Home-made Polish Egg Dumplings – Kluski Kładzione

Kluski Kładzione is one of those comfort foods I remember from my childhood back in Poland, my mother would often make them to serve with mushroom or meat sauce or to add them to the soups.

I also make those “kluski” for my kids and they love them, especially in this Quick Veggie Soup with Egg Dumplings and Dill.

Polish dumplings recipe with eggs cooked in water



  1. Mix flour, eggs, milk and Vegeta or salt in a large mixing bowl using spoon. If dough is too hard to stir add a little bit more milk.
  2. Bring large, flat pot of water to boil.
  3. Using tablespoon place portions of the dough in the water.
  4. Cook for 10 – 15 minutes, remove from the pot with slotted spoon or drain in a colander.

Serves 4 – 5 people.


Serve with the soups, for instance: Rosol z Kury / Polish Chicken Soup or Garlicky Butternut Squash Soup. You can also top the dumplings with sauces or serve as a side dish with poultry or meat.

Instead of boiling dumplings in water like pasta, you can drop them straight into soup, they will be even more delicious.

More Polish recipes.

I’m adding this recipe to the Inheritance Recipes challenge that we have started together with Solange of Pebble Soup. This month theme is Comfort Food and those dumplings are true comfort food that have accompanied my entire childhood.

family recipes inherited dishes roots cuisine

Your thoughts…

  1. Thank you Margot. I have been searching for this recipe which my mother also used to make and very delicious. However, I cannot recall her ever making them using eggs. I will try it out. Thanks again.

  2. You are welcome Zofia, I’m glad to hear that. Please, let us know how the recipe turned out and if it was as you remember?

  3. For having enjoyed them in Poland and several other countries in Eastern Europe, I always wondered how to make dumplings. Thanks for clearing this up. So easy. Love the link to #InheritanceRecipes thank you

    1. Glad to hear this Solange, you are welcome!! :)

  4. Sandi Waldor says:

    Thank you for posting this recipe. My husband is Polish and missed some of the recipes his Mom made. After these dry I refrigerate them. We cut up ham, onion and usually the dumplings are too big so we cut them in two or three. After all this is just nicely browned, we crack eggs over it and scramble right in the skillet. Serve with Sour Creme. Yummo, this is so good. Thanks again!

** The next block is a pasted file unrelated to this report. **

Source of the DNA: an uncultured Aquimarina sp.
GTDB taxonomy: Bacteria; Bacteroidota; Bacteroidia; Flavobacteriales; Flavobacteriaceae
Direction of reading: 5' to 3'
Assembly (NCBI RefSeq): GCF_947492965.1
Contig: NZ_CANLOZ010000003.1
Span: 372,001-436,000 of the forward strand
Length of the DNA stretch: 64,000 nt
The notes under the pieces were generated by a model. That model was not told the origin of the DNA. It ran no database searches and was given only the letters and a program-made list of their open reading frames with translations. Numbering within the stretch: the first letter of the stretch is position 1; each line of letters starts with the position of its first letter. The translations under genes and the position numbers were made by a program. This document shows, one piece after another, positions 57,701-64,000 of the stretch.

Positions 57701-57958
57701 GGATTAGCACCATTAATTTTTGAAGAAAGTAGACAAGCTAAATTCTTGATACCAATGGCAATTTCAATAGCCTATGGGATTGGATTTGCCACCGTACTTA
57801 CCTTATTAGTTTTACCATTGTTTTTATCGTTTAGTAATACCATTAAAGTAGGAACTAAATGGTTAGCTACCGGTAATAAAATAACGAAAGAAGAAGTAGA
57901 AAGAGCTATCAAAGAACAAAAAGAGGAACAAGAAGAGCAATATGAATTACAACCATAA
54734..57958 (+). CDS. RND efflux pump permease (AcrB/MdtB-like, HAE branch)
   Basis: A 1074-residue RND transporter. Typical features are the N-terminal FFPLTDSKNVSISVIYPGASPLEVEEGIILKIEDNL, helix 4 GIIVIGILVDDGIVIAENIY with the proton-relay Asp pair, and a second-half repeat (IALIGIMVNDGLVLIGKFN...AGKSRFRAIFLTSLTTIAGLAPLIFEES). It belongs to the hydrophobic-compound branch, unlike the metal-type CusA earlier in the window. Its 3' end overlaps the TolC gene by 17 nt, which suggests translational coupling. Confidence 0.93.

1. Thank you for the tip. Yes, refried kluski are delicious!

  5. David Skutnik says:

    Just like my grandmother’s Kluskis. Used a cup and a half of milk to get the correct consistency. Excellent! Thank you!

    1. Thank you, yes, a bit more milk can be helpful. I tend to make my dumplings very hard, sometimes I even bent the spoon while mixing… we like it al dente inside.


    This recipe sounds like something my OMA & mother would make.. They would cook some potato’s
    first (cubed). And also they add 1 to 2 stale slices of bread or rolls ( cube ) in with the flour mixture.. When potatoes were half cooked they would drop in the dumplings into the water and cook until done. We would brown some bread crumbs to put on top.. (German descend)

  7. The Polish side of my family has a potato soup recipe that has these dumplings in it. It’s a family favorite! Was so glad to see a recipe for these little delights out there in the world.

  8. Carol Gager says:

    Thank you for this recipe. It is similar to the dumplings my husband’s mother showed me and 30 years after her passing my family still craves this food! I make them slightly larger, however, if I made them smaller, the kids would not stand at the serving platter, cutting their dumplings before adding the sweet and sour cabbage and gravy. Served with a healthy dollop of horseradish and they are good to go! This is our go to birthday dinner, along with a recipe for “Killer Meatloaf” that the granddaughters ask for every year. My family loves comfort foods!